Scotland’s energy minister said yesterday he believes there is “still an opportunity” for the country to get into the business of building huge floating wind projects, if it embraces some of the technology used in oil and gas.
Trade unions have criticised the Scottish and UK Governments for “missing the boat” on manufacture and supply chain contracts – with the lion share of Scotland’s two floating projects to date being designed and built elsewhere.
Burntisland Fabrication (BiFab) missed out on a deal to fabricate the 50 megawatt (MW) Kincardine Floating Wind Farm, set to start construction off the coast of Aberdeen.
Equinor’s Hywind Scotland project also used only a small number of north-east companies.
Energy Minister Paul Wheelhouse said: “It’s still early stage, I think there is huge opportunities to use some of the technology that’s been used in the oil and gas sector in the pas – bread and butter stuff that was used in the Ninian field and others in the North Sea at the early stages of the oil and gas boom.
“There is still an opportunity for this technology to be developed here and we have led in the demonstration in Scotland.
“But it’s been frustrating that the Scottish supply chain hasn’t been used more in past projects.”
Mr Wheelhouse said that despite the technology “maturing rapidly” Scotland could be at the forefront of the next wave of giant wind projects.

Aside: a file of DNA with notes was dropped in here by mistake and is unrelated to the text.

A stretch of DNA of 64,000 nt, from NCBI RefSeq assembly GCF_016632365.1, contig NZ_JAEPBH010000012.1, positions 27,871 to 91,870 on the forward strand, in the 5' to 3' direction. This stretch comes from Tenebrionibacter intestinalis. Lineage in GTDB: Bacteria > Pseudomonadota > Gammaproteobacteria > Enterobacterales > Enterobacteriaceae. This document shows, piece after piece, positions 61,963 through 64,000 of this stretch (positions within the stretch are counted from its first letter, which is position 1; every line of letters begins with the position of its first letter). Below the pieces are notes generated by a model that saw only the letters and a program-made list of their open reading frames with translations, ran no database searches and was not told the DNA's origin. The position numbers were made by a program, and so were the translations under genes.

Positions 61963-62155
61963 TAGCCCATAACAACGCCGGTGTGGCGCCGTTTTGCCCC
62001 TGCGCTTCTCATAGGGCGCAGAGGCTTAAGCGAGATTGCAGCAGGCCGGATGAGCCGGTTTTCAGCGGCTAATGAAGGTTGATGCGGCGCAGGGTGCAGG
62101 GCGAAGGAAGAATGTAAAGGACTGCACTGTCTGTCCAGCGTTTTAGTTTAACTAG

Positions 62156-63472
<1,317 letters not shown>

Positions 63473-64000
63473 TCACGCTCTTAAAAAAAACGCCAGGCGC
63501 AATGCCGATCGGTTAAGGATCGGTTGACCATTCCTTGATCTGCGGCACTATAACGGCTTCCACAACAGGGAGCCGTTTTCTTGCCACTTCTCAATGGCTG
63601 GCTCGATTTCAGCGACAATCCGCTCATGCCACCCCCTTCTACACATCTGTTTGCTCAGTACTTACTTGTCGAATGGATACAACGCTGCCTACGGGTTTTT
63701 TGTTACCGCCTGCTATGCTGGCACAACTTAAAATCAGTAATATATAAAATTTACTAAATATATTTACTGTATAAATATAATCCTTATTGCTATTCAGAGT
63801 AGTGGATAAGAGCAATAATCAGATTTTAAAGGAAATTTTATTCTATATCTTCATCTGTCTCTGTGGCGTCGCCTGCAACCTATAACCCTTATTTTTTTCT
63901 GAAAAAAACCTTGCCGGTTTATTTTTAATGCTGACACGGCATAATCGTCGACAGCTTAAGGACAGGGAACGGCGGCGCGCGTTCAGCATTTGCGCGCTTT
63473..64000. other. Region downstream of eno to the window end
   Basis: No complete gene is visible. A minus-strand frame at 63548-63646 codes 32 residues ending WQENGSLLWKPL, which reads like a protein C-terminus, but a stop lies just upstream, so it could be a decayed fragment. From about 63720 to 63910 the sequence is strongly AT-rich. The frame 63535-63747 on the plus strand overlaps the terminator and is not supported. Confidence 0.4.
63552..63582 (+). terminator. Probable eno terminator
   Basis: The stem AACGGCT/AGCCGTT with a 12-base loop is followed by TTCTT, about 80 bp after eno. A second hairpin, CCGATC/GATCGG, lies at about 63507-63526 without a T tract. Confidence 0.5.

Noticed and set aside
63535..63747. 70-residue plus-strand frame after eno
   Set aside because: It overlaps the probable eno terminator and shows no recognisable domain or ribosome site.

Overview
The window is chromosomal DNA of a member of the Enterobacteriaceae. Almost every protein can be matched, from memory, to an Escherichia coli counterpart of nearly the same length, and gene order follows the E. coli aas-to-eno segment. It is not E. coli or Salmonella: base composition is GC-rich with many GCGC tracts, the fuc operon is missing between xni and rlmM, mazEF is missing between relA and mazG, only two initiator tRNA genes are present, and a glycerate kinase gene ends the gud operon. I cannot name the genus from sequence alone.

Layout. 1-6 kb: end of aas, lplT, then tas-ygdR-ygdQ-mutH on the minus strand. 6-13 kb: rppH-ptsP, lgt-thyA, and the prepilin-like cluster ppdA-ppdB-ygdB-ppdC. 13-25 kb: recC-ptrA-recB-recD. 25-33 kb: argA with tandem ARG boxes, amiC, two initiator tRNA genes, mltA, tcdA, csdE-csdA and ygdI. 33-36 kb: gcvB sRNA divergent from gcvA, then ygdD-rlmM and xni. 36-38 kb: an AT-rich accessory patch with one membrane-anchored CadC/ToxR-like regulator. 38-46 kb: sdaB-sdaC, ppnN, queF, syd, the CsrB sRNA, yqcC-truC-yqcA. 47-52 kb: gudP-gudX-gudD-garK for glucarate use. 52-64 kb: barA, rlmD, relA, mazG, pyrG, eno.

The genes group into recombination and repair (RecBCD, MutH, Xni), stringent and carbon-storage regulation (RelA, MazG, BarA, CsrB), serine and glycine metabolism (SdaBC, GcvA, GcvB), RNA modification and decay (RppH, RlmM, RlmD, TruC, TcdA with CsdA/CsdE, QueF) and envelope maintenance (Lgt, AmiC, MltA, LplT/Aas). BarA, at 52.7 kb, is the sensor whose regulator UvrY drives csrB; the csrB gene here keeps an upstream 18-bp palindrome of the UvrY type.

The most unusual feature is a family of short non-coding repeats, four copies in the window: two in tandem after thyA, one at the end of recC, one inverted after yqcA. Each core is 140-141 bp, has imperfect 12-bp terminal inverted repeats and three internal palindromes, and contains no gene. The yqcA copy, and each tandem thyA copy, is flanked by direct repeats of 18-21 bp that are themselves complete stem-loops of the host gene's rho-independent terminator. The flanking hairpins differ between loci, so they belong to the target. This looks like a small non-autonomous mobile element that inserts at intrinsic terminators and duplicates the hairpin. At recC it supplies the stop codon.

He added: “We’re not yet at the size we need, but we do know the direction we need to go down to achieve it.
“What is missing at the moment is an effective route to market for floating wind and that is in the power of the UK Government and we will certainly be encouraging them to think around how to innovate the current licences and power purchase agreements (PPAs), which actually supports bringing this technology to fruition.
“Floating in theory should be cheaper than fixed bottom offshore wind in the longer term and therefore if you follow the logic that is absolutely the space we should be in.”
Last month, a report by Strathclyde University said floating wind would “likely remain” in shallower waters without significant investment.
It said the sector needs UK and Scottish Government support if it wants to maintain “vital” renewable energy trade links with Europe.
It claimed that investment was desperately needed in the floating offshore wind sector
“to ensure the UK remains a global leader” in the deployment of the technology.
Asked if Scotland is up to the challenge, Mr Wheelhouse said: “I believe so, we know that the committee on climate change have also said that we need 75 gigawatts (GW) of offshore wind at UK level and obviously given the share of UK seas that Scotland has, approaching more than half of the UK waters therefore that gives us a huge opportunity there.”